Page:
• In a widely expected move, Ronna McDaniel announced Monday she would resign as chairwoman of the Republican National Committee to make way for the likely election of Trump’s handpicked replacement at an upcoming RNC meeting in Houston. These upcoming changes at the RNC will put the likely GOP nominee in firm control of the committee. However, as The Dispatch reported Saturday, some party insiders are attempting to maintain some level of separation between the Trump campaign and the RNC, proposing resolutions to bar the committee from paying for the frontrunner’s legal bills stemming from indictments in four criminal cases and ensure neutrality in the Republican primary until the former president secures the requisite 1,215 nominating delegates.

Nikki Haley Offers Voters Something Unusual: Normalcy

Republican presidential candidate and former U.N. Ambassador Nikki Haley speaks during a campaign event on February 25, 2024, in Troy, Michigan. (Photo by Kevin Dietsch/Getty Images)
Republican presidential candidate and former U.N. Ambassador Nikki Haley speaks during a campaign event on February 25, 2024, in Troy, Michigan. (Photo by Kevin Dietsch/Getty Images)

MOUNT PLEASANT, South Carolina—Nikki Haley is running on “normal.”

The former South Carolina governor and ex-U.S. ambassador to the United Nations is discussing a range of issues with voters at her campaign rallies as she continues her seemingly impossible bid for the Republican presidential nomination. Whether talking about the border crisis, national security, or the need for an economic revival, Haley hits all of the notes expected of a GOP White House hopeful taking aim at a Democratic incumbent.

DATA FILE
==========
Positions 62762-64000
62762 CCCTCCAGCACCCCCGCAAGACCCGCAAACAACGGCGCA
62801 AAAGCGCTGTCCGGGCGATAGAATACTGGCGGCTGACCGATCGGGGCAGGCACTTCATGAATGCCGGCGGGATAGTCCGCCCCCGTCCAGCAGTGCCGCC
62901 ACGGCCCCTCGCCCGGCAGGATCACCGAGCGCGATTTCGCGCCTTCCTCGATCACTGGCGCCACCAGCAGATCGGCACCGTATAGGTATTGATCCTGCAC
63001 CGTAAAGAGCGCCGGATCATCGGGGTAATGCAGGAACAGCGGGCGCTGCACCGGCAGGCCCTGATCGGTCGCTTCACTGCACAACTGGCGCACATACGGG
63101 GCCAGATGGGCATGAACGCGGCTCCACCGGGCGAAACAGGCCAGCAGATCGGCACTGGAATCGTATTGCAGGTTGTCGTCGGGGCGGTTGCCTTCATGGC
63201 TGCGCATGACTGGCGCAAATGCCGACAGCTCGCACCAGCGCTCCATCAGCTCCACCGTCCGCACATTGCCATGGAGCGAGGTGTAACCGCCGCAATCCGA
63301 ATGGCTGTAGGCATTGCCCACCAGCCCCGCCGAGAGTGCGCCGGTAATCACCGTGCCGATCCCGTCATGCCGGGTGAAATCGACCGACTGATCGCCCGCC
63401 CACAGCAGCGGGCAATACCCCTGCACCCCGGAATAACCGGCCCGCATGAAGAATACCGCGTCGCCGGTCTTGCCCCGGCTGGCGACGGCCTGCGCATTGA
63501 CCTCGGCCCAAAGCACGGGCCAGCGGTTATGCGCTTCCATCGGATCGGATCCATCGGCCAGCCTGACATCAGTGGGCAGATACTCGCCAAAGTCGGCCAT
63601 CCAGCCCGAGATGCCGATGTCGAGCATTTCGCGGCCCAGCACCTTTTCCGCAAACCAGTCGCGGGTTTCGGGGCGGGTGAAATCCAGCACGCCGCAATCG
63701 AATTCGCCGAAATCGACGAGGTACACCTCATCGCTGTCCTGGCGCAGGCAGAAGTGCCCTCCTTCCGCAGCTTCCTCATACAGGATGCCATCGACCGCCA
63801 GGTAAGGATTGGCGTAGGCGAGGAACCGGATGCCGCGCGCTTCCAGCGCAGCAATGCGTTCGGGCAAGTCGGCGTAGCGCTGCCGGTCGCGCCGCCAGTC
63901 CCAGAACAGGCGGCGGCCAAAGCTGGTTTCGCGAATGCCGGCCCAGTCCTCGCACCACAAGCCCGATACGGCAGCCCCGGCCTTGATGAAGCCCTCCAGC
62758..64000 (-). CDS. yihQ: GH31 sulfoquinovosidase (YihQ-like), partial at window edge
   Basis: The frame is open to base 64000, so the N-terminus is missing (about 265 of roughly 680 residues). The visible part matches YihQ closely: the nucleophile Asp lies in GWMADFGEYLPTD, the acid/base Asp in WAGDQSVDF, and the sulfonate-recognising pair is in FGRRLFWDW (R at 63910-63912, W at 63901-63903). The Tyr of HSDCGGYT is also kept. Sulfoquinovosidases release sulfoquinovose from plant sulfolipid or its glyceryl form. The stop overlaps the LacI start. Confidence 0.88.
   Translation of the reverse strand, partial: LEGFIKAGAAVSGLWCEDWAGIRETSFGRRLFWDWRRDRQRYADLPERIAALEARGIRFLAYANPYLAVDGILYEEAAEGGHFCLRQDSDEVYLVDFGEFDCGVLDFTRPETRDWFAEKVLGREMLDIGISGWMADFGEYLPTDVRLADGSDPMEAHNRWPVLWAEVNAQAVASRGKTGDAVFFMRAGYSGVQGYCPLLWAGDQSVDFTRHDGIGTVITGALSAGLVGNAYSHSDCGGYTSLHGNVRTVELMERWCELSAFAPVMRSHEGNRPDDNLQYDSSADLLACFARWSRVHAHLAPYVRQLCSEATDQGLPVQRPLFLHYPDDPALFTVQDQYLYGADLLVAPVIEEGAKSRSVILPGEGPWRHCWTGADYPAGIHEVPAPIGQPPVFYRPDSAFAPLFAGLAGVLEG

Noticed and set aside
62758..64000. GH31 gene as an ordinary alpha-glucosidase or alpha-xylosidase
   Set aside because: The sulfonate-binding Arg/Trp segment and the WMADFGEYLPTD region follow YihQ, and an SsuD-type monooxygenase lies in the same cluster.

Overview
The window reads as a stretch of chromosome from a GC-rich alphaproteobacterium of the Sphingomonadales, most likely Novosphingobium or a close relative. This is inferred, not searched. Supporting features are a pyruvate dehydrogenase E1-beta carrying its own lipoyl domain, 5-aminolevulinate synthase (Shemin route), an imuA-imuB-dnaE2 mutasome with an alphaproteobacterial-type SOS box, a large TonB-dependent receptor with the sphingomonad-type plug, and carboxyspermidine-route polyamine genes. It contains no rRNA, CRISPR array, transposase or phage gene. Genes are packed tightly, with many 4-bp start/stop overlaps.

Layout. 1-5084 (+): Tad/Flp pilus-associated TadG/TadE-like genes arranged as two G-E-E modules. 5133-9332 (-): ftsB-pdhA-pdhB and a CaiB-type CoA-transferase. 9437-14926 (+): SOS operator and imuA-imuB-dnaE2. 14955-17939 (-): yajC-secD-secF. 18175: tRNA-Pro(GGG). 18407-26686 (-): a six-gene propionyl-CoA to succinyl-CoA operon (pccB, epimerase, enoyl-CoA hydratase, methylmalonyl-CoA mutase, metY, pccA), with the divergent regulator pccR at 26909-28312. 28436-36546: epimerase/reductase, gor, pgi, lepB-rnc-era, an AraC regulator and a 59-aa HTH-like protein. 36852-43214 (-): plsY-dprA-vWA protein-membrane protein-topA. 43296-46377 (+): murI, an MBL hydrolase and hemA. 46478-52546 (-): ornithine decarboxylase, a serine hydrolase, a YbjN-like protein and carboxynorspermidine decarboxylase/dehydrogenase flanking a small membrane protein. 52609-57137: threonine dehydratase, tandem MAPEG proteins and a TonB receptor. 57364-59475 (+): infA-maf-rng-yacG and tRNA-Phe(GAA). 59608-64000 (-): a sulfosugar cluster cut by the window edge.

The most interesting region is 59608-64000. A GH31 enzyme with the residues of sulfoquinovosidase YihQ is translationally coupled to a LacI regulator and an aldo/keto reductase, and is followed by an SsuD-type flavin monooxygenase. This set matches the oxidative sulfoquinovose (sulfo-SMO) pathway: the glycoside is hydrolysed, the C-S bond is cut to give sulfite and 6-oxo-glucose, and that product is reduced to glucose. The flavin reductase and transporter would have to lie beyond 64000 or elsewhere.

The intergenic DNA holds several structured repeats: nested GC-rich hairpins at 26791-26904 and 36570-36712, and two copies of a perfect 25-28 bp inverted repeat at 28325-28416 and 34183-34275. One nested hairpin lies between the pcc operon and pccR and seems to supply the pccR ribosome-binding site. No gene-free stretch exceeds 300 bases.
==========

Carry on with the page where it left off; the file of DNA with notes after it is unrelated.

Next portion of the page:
But the Republican Party’s calendar of caucuses and primaries now approaches March, with Haley still searching for weapons that might puncture the inevitability of a third consecutive nomination for the candidate standing between her and President Joe Biden: former President Donald Trump. The underdog contender has taken to pitching voters on a return to normalcy. Hardly a throwaway line, this message has emerged as a featured component of Haley’s effort to woo grassroots conservatives, as well as the independents and Democrats allowed to participate in various GOP nominating contests. 

Speaking to supporters who gathered at sunset Friday for a final South Carolina campaign rally at Patriots Point in Mount Pleasant—alongside the naval museum that houses the U.S.S. Yorktown, an aircraft carrier that saw battle in World War II—Haley made an impassioned case against both parties’ likely nominees. “Joe Biden calls anyone who doesn’t support him ‘fascist.’ And Donald Trump calls anyone who doesn’t support him, ‘vermin.’ That’s not normal,” she said. “Our kids deserve normal; they deserve to know what normal feels like.”

Haley, who proceeded to lose to Trump in Saturday’s South Carolina primary, 59.8 percent to 39.5 percent, has vowed to stay in the race at least through the March 5 Super Tuesday primaries and is in the midst of a national campaign swing. She dashed to Michigan Sunday in advance of its Tuesday primary and has more events scheduled in several other states as this week unfolds.

Candidates running for high office, especially the presidency, tend to deliver the same stump speech over, and over, and over again. That repetitiveness and predictability can bore political reporters and strike some voters as inauthentic. It’s why Trump’s campaign rallies, with the former president just riffing extemporaneously for hours, are so appealing to so many of his supporters—he’s entertaining and appears unscripted. Still, there’s also value in repetition. 

Many voters who show up at a candidate’s campaign rally are there for the first time. To them, that same old stump speech is brand new. Meanwhile, those same old lines in that same old stump speech reveal something: A candidate’s priorities and, additionally, what he or she believes resonates with voters. In that way, Haley’s emphasis on normalcy is instructive, as is the fact that the message was carried by the surrogates who introduced her at each rally.